Synaptic transmission

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Synaptic transmission


Introduction

  • By means of an electrical impulse, a neuron’s function is to communicate or relay information to another cell. The site at which the impulse is transferred from one cell to the next is a synapse. A muscle cell, glandular cell, or other neuron may terminate with a neuron.
  • Transmission of neuron-to-neuron: The presynaptic neuron transmits the impulse towards the synapse at these types of synapses and the postsynaptic neuron transmits the impulse away from the synapse.
  • In particular, it is the presynaptic neuron axon terminal that comes into contact with the body of the cell or the postsynaptic neuron dendrites. Thousands of inputs are received by most neurons, particularly in the CNS.
  • The transmission of the impulse at the synapse is, as will become evident, only postsynaptic neuron activity is influenced by unidirectional and presynaptic neurons.

Chemical synapses

  • The majority of nervous system synapses are chemical synapses in which the presynaptic neuron and the postsynaptic neuron are not in direct contact, but are separated by a narrow space called the synaptic cleft (0.01 to 0.02 m).
  • This space prevents the electrical impulse from being spread directly from one cell to the next. A chemical known as a neurotransmitter is released from the presynaptic neuron instead. The neurotransmitter diffuses throughout the synaptic cleft, binds to its specific receptor, and alters the postsynaptic neuron’s electrical activity.
  • In Figure 1, the mechanism of action of a chemical synapse is shown. To form a swelling referred to as the synaptic knob, the axon terminal broadens.
  • Many synaptic vesicles that store the preformed neurotransmitter are within the synaptic knob. There are voltage-gated Ca++ channels also found in the membrane of the synaptic knob.
  • The accompanying change in voltage causes the voltage-gated Ca++ channels to open when the electrical impulse, or action potential, has been transmitted along the axon length and reaches the axon terminal.
  • Compared to the intracellular fluid, because calcium is higher in the extracellular fluid, Ca++ ions enter the cell down their concentration gradient. By causing the vesicles to fuse with the presynaptic membrane, the Ca++ ions then induce the release of the neurotransmitter from the synaptic vesicles into the synaptic cleft, thus facilitating the exocytosis process.
  • Throughout the cleft, the neurotransmitter molecules diffuse and bind to specific receptors on the postsynaptic neuron membrane. This neurotransmitter binding transforms the postsynaptic neuron’s permeability to one or more ions.
  • As always, a change in the permeability of the ion results in a change in the potential of the cell membrane. This synapse change occurs only in the form of a graded potential.
  • The change in membrane potential at any given synapse is not great enough to reach the threshold and generate the potential for action. Instead, toward the axon hillock, many graded potential generated at one or more synapses are carried out over the cell membrane.
  • If the depolarization caused by the addition of multiple graded potentials together is sufficient to reach the threshold of the axon hillock, an action potential is generated here.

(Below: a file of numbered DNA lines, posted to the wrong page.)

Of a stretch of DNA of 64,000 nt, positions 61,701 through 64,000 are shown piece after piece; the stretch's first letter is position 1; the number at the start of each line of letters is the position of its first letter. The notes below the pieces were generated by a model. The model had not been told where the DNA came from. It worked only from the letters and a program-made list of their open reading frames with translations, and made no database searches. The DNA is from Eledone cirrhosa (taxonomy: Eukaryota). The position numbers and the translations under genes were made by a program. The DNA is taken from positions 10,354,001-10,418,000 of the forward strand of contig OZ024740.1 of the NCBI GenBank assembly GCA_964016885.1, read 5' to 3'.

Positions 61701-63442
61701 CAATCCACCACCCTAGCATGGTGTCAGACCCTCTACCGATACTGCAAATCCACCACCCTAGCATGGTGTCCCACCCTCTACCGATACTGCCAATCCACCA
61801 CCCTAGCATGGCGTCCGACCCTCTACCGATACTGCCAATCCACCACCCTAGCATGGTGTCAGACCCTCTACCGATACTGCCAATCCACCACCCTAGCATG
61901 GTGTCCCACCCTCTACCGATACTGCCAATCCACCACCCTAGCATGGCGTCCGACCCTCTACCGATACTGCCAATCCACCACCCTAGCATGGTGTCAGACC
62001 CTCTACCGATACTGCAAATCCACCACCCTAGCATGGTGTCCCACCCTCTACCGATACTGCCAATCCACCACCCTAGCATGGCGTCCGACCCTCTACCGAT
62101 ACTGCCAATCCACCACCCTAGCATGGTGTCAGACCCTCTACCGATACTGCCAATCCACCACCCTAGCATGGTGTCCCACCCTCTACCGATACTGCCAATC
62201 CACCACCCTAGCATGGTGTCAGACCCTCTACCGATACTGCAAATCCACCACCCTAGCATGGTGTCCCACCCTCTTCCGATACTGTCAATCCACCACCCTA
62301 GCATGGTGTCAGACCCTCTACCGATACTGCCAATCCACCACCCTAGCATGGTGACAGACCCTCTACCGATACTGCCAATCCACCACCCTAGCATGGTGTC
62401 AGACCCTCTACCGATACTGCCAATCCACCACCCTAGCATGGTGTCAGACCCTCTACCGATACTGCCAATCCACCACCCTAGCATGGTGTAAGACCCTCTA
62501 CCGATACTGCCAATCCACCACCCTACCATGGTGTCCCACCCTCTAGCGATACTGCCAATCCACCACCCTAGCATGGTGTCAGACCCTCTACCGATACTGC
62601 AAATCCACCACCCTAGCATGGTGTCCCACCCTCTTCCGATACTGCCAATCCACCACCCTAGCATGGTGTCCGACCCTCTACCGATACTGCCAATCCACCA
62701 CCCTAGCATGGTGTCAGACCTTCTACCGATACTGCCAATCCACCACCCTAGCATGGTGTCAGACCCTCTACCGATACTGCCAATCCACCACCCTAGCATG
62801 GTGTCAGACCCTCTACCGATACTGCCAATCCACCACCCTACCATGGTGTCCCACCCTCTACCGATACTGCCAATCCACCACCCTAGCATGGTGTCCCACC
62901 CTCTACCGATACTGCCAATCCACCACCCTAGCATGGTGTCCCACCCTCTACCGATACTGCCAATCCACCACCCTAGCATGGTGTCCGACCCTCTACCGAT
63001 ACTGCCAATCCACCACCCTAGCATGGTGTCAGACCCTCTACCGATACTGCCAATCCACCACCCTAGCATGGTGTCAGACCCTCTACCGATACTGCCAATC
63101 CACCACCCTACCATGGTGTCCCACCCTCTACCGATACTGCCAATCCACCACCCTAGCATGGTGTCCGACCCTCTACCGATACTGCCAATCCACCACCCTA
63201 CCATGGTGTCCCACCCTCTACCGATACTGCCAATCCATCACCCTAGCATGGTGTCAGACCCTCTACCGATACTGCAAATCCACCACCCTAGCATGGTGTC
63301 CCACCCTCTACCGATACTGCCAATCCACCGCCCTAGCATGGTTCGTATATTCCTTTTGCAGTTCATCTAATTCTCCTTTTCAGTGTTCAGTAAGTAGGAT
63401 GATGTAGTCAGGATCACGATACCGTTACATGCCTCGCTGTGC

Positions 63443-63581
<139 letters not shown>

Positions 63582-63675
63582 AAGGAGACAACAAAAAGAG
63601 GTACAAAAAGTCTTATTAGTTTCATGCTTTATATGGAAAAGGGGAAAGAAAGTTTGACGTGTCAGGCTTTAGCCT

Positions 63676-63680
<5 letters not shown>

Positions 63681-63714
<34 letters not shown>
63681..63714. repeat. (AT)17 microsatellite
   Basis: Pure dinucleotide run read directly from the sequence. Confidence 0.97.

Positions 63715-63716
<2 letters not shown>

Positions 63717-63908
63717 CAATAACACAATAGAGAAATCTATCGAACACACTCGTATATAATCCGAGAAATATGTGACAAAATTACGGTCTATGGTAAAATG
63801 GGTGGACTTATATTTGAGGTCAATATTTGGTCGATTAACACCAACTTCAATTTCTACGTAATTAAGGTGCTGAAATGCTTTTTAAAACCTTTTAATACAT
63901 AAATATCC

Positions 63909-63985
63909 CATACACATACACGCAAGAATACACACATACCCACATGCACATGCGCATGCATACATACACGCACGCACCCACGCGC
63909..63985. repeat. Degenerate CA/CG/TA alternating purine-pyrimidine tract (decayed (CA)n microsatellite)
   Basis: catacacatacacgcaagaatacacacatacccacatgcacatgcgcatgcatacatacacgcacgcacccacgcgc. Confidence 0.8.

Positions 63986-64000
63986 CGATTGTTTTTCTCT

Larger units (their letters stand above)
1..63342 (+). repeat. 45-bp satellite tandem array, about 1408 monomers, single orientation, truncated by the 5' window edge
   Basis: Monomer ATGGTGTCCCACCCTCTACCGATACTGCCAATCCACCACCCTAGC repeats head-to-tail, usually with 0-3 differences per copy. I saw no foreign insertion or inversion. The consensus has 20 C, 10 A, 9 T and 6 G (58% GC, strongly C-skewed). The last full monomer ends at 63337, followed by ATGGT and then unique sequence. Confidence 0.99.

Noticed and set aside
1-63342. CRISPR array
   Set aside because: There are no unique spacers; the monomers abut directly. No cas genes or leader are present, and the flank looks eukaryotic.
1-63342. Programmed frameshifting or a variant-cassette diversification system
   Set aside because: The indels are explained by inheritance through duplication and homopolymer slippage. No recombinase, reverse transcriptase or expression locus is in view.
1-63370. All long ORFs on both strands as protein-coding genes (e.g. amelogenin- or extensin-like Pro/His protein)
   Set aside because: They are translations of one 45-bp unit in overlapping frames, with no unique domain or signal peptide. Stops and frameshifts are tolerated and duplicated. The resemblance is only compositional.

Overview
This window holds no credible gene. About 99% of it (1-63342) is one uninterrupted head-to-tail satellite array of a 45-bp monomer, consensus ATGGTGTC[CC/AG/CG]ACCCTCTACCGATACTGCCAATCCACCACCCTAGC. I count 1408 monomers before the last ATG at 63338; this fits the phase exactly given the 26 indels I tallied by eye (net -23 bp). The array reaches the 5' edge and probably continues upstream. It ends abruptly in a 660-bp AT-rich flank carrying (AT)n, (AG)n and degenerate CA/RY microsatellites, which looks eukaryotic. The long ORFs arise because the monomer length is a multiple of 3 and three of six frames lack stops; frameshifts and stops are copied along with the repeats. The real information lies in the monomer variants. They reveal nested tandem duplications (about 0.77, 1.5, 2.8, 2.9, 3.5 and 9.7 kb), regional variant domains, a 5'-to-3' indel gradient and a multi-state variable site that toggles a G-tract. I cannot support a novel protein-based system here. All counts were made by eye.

The two types of synapses are:

  1. Excitatory synapses
  2. Inhibitory synapses
  • Binding the neurotransmitter to its receptor at an excitatory synapse increases membrane permeability to Na+ ions and K+ ions via chemical messenger-gated channels closely associated with the receptor.
  • As a result , the concentration and electrical gradients of Na+ ions enter the cell and K+ ions only leave the cell below its concentration gradient. Because two forces cause sodium inward diffusion and only one force causes potassium outward diffusion, the Na+ ion influx is significantly greater than the K+ ion efflux.
  • This greater movement of (+) charges into the cell results in a small depolarization of the neuron, which is a graded potential only, referred to as an excitatory postsynaptic potential (EPSP).
  • Too few Na+ channels are opened by a single action potential occurring at a single excitatory synapse to depolarize the membrane all the way to the threshold, but it brings the membrane potential closer to it.
  • This increases the probability that subsequent stimuli will proceed to threshold depolarization and that the postsynaptic neuron will generate an action potential. The neurotransmitter’s binding to its receptor increases membrane permeability to K+ ions or Cl ions through chemical messenger-gated channels at an inhibitory synapse.
  • As a result, K+ ions can leave the cell down their gradient of concentration carrying (+) outward charges or Cl ions can enter the cell down their gradient of concentration carrying(-) inward charges.
  • In either case, relative to the outside, the neuron becomes more negative inside and the membrane is now hyperpolarized. As an inhibitory postsynaptic potential (IPSP), this small hyperpolarization is referred to.
  • The movement of the membrane potential further away from the threshold decreases the probability that the postsynaptic neuron will produce an action potential.
  • A neuron is almost invariably programmed genetically to synthesise and release only one type of neurotransmitter. A given synapse, therefore, is either always excitatory or always inhibitory.
  • Once a neurotransmitter is attached to its postsynaptic neuron receptor and causes its effect, in order to prevent its continued activity indefinitely, it is important to inactivate or remove it from the synapse.
Synaptic transmission
Figure 1 : Mechanism of action at a chemical synapse. The arrival of an action potential at the axon terminal causes voltage-gated Ca++ channels to open. The resulting increase in concentration of Ca++ ions in the intracellular fluid facilitates exocytosis of the neurotransmitter into the synaptic cleft. Binding of the neurotransmitter to its specific receptor on the postsynaptic neuron alters the permeability of the membrane to one or more ions, thus causing a change in the membrane potential and generation of a graded potential in this neuron.